The essence of the dispute before the Court was whether i Trade or BMO was entitled to the proceeds of the sale of the shares; i Trade, as the beneficiary of the constructive trust and the tracing order, or BMO as pledgee of the shares securing the credit card account.
The Court held that the source of i Trade’s claim for the proceeds of sale was the tracing order, and that such claim arose in equity on the basis of either a constructive trust or an equitable lien. Accordingly, the provisions of the Personal Property Security Act (Ontario) (“PPSA”) did not apply in this case, given that the court order was not a “transaction” that in substance created a security interest.
In the case of BMO, the Court looked to the Pledge Agreement as the source of BMO’s claim and held that it in substance was intended to create a security interest to secure the payment or performance of an obligation in relation to the increased credit limit on the MasterCard account. Accordingly, the Bank could only enforce its security interest as of the moment of “attachment” under the PPSA, upon which such security interest would be enforceable against third parties.
Section 11 of the PPSA provides that a security interest attaches when: (a) the secured party obtains possession of the collateral or when the debtor signs a security agreement that contains a description of the collateral sufficient to enable it to be identified; (b) value is given; and (c) the debtor has rights in the collateral. In this case, it was clear that the Principal and his spouse had signed a security agreement, and that BMO gave value to such parties by increasing the MasterCard account credit limit.
With respect to the last requirement for attachment, the Court held that the fraud made the agreement between i Trade and the Company voidable at the option of i Trade. In this case, i Trade passed title in the funds to the Company and the Company was entitled to use such funds subject to i Trade revoking its consent to the agreement. Until such time, the agreement would be effective by its terms.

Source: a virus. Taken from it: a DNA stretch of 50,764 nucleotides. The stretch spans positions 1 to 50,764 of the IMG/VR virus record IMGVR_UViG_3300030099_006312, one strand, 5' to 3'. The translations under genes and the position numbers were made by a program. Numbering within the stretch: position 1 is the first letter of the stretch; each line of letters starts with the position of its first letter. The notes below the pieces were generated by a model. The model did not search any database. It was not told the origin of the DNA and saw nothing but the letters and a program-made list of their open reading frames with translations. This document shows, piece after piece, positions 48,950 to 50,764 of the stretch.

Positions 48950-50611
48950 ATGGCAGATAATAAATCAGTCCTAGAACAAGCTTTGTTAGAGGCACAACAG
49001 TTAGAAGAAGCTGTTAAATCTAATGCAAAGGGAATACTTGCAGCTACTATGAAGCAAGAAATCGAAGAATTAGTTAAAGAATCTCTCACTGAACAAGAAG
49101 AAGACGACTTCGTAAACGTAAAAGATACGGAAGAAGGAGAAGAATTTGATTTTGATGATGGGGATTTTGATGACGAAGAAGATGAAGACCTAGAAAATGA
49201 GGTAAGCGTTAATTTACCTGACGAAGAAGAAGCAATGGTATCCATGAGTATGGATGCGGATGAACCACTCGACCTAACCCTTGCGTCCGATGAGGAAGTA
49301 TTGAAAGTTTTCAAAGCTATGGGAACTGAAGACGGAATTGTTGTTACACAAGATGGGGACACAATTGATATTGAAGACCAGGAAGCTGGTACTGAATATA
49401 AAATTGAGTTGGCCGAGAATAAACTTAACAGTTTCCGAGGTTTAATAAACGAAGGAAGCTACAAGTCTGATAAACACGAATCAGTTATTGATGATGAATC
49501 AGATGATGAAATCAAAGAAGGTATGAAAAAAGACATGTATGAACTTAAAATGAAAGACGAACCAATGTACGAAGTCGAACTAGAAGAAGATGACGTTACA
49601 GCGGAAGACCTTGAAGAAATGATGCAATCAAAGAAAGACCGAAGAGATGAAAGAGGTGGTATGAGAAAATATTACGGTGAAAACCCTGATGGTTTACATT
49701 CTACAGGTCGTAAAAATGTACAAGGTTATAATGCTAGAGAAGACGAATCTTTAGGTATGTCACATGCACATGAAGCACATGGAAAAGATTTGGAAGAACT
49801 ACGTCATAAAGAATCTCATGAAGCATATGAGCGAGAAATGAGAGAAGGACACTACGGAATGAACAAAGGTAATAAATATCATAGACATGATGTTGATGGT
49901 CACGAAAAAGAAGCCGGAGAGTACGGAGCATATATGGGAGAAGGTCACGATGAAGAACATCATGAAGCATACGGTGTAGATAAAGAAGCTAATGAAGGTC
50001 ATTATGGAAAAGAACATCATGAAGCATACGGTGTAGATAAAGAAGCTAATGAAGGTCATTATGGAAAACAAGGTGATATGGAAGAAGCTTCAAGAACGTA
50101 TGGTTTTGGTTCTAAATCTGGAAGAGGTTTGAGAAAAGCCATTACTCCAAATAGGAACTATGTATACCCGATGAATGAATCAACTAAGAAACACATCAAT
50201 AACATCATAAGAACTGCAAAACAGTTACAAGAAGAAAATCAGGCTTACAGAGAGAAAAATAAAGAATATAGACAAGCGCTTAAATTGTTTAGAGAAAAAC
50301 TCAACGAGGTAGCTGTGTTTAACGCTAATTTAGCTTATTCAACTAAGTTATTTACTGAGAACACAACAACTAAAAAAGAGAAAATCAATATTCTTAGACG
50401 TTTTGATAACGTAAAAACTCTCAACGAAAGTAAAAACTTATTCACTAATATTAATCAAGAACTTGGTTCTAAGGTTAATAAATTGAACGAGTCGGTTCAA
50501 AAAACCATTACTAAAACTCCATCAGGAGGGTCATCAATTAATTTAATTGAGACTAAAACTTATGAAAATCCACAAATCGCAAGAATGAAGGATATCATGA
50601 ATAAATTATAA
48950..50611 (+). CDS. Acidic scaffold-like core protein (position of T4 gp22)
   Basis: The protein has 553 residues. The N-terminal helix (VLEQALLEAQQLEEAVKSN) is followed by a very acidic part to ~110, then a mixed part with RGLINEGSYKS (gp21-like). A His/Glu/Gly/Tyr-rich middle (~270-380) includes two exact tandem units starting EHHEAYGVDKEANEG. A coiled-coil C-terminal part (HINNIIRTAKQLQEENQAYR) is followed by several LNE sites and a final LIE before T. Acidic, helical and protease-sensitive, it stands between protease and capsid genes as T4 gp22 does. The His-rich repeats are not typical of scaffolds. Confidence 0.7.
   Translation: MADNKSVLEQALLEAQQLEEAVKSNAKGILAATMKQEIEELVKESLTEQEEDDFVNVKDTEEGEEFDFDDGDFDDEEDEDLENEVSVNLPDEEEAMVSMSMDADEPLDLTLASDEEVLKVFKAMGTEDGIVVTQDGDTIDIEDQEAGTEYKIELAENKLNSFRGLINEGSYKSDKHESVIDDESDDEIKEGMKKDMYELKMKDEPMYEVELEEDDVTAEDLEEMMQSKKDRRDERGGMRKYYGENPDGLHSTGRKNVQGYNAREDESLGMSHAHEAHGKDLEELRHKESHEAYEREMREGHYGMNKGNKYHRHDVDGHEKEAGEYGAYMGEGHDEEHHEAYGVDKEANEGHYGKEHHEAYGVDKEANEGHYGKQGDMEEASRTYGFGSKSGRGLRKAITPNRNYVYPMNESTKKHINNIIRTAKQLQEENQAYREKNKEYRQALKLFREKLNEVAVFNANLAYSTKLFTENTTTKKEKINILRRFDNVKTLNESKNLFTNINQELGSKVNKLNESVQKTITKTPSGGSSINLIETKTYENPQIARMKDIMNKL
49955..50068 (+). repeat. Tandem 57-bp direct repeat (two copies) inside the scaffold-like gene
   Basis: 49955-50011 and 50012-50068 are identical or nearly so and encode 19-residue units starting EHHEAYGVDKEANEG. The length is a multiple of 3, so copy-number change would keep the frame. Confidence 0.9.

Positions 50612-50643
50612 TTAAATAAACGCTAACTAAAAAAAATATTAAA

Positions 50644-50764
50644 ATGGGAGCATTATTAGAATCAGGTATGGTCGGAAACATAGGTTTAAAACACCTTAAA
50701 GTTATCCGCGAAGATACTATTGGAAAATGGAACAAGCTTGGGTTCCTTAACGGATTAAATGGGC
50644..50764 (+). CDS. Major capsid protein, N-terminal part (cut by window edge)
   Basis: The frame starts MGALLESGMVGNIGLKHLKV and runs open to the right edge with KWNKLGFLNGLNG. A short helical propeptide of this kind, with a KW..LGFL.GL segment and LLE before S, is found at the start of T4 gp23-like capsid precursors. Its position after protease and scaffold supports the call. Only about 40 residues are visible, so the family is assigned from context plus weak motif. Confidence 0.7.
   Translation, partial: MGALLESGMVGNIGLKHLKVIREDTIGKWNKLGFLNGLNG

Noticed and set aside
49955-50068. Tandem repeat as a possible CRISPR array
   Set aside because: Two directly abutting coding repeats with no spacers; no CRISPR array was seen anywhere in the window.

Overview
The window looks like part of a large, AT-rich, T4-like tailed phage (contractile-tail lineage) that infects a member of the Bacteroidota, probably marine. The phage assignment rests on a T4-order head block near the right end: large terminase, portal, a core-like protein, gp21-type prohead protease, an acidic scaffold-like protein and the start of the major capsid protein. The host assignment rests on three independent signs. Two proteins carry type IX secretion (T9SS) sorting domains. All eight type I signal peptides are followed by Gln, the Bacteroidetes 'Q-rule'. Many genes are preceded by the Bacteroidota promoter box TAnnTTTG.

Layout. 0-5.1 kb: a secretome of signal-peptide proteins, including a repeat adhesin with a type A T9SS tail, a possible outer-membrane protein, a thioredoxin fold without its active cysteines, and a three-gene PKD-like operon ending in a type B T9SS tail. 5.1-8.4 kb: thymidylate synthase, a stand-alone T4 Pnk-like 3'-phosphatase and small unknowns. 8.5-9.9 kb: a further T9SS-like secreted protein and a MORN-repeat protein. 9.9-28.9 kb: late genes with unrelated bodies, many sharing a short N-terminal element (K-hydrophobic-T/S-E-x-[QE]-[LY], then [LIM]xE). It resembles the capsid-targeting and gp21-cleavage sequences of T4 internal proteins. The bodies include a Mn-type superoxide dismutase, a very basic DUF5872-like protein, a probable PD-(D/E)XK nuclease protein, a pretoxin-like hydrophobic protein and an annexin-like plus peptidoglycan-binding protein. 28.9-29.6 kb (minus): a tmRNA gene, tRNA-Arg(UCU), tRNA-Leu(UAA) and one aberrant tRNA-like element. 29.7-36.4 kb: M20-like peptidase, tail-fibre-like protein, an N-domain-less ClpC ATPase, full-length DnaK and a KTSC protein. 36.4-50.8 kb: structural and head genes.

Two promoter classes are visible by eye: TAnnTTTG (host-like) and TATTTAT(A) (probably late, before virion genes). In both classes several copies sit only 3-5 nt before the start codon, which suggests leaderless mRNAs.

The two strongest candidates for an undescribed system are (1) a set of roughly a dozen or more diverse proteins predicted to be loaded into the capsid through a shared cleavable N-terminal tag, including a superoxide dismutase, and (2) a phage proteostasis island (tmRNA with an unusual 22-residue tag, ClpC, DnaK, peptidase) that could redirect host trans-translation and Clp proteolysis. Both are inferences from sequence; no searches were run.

The Court held that before i Trade had discovered the fraud and initiated civil proceedings, the Company had i Trade’s consent to use the funds to, among other things, issue paycheques and corporate loans to the Principal. Accordingly, the Principal had sufficient rights in the collateral held in the Investment Account to pledge such collateral to BMO. Given that the Pledge Agreement was executed before the tracing order, BMO’s interest in the pledged collateral could “attach” within the meaning of the PPSA. Further, BMO, as pledgee of the shares, fit within the definition of a “purchaser” under the PPSA and in equity. Accordingly, BMO constituted a BFPV within the exception of the tracing order and was entitled to the disputed funds.
The decision should provide lenders with a degree of comfort where it is later uncovered that the assets subject to their security interest were purchased with funds obtained through fraud. However, lenders should remain diligent. The reasoning may not extend where the fraud is uncovered before the lender’s security interest attaches to the fraudulently obtained collateral, or where the fraudster does not have any rights in the assets, as the fraudster must have rights in the collateral for a security interest to attach.